Unformatted text preview: STA 6934 7) CHAPTER #19
Variable
Diet Group
Base line Cholesterol
Body Mass Index
Gender Coefficient
11.25
0.85
0.23
3.02 Standard Error
4.33
0.07
0.65
4.42 a) Null Hypothesis: Ho : Bi=0 Where i=1, 2, 3, 4 ( for four different groups)
t = B1 – Bi0
Assuming N=100, we have nq1= 10041 = 95 Df
Se (B1)
Diet Group:
t = 11.25 / 4.33
= 2.598
For 95 df, p value <0.05 We reject the Null and conclude that Diet
group has significant effect on Cholesterol
Base line Cholesterol t = 0.855/0.07
= 12.143
For 95 df, p value <0.001 We reject the Null and conclude that Base
line Cholesterol group has significant effect on Cholesterol
Body Mass Index
t = 0.23/0.65
= 0.354
For 95 df, p value > 0.2 We fail to reject the Null and conclude that
BMI group does not have significant effect on Cholesterol
Gender
t= 3.02/4.42
= 0.683
For 95 df, p value >0.2 We fail to reject the Null and conclude that
Gender doesn’t have significant effect on Cholesterol
b) Since the coefficient for BMI = 0.23, having all the other explanatory variables to
be constant , if BMI is increased by 1 Kg/m2, then the serum cholesterol level
would increase by 1 * 0.23= 0.23
c) Since the coefficient for BMI = 0.23, having all the other explanatory variables to
be constant , if BMI is increased by 10 Kg/m2, then the serum cholesterol level
would increase by 10 * 0.23= 2.3
d) Y = 0.85 + 0.23 x1 – 11.25 x2 – 3.02 x3
If the indicator variable gender is coded so that male (x3 = 1) and female (x3=0),
then after 8 weeks of time, we have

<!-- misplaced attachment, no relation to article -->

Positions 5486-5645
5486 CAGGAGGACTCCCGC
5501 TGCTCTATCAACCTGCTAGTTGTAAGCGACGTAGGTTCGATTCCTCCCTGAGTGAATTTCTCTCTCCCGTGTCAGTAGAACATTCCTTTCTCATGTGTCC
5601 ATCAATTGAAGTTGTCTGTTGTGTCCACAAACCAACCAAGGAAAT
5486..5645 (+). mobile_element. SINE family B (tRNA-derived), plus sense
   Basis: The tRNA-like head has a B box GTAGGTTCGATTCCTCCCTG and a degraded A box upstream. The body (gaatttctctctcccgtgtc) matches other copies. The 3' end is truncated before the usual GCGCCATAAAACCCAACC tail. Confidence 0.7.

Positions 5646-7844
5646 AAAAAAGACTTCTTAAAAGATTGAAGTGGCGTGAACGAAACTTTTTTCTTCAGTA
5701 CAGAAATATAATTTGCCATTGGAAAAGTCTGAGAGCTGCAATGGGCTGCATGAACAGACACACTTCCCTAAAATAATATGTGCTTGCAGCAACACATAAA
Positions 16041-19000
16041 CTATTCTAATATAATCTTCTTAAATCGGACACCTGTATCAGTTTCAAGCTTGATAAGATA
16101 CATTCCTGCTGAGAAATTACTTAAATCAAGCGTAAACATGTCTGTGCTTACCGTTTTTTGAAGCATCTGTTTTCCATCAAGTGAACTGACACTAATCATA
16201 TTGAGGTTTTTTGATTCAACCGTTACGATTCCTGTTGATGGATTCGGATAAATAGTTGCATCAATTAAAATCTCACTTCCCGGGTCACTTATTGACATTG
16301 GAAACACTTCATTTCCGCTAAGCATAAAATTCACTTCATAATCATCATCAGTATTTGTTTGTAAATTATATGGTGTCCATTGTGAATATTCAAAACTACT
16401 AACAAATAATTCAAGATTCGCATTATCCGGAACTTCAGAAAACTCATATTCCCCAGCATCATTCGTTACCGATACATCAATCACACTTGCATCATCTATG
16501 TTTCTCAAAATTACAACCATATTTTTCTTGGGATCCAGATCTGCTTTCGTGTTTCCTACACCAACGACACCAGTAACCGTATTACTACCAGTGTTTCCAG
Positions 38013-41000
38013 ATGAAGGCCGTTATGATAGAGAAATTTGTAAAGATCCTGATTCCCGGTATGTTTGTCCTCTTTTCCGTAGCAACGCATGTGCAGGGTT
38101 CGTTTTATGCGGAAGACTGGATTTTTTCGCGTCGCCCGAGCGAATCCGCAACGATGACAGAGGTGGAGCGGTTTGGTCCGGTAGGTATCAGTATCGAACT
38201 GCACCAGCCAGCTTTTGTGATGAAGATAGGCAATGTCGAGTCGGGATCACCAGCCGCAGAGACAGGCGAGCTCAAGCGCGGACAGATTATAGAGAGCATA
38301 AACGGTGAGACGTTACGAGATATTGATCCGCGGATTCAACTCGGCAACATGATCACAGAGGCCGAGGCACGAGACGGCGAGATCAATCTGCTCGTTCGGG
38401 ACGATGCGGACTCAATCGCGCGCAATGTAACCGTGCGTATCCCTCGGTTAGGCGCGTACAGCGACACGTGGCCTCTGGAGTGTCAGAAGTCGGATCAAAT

Y for Males = 0.85 + 0.23 x1 – 11.25 x2 – 3.02 (1) = Total – 3.02
Y for Female = 0.85 + 0.23 x1 – 11.25 x2 – 3.02 (0) = Total
(Where Total is the value considering x1 and x2)
Thus we see that Females have higher serum cholesterol level by 3.02 than the
males.
8) a) Referring to fig. 19.8, we can conclude that there does appear a linear relationship
between Apgar score and SBP. b) Y = + 1 x1 + 2 x2 = 9.8034 + 0.4875 (x1) + 1.1848(x2)
If Apgar score is kept constant, then a 1 week increase in gestation age would yield a
0.4875 increase in SBP. In simple words, B1 indicates the increase in Blood pressure
per year of gestation age, provided that all other variables remain constant.
Similarly, if Gestation age is kept constant, increase in per point value of Apgar
would yield 1.848 increase in SBP.
c) Applying the Least Squares Regression Model, we get
Y = 9.8034 + 0.4875 (31) + 1.1848(7) = 33.21
e) Null Hypothesis: Ho : B2=0
t = Bapgar
= 1.1848/0.4424 = 2.6781
Se(B2)
For 97 df, referring the t distribution, we get, p value < 0.001. Hence we can
reject the Null hypothesis and conclude that the coefficient concerning the Apgar score is
not equal to 0 and therefore does impact the systolic blood pressure.
f) Magnitude of R2 = 0.08944. Previous data yielded an R2 =0.07895, an addition of
5 minute APAR resulted in slight improvement to predict systolic BP.
g) The plot indicates that homoscedasticity has not been violated and that the
standard deviation is equal across all values.
9)
b) Refer Plot. The plot has a positive correlation between Gender and SBP. The
regression lines for males and females are very similar.
c) No. The interaction is not significantly different from zero, so it appears gestation
does not have a differential effect based on gender.
d) No. The coefficients are not significant and the plots suggest very little effect of
gender on either the intercept or slope of the regression line of gestation on SBP. ...
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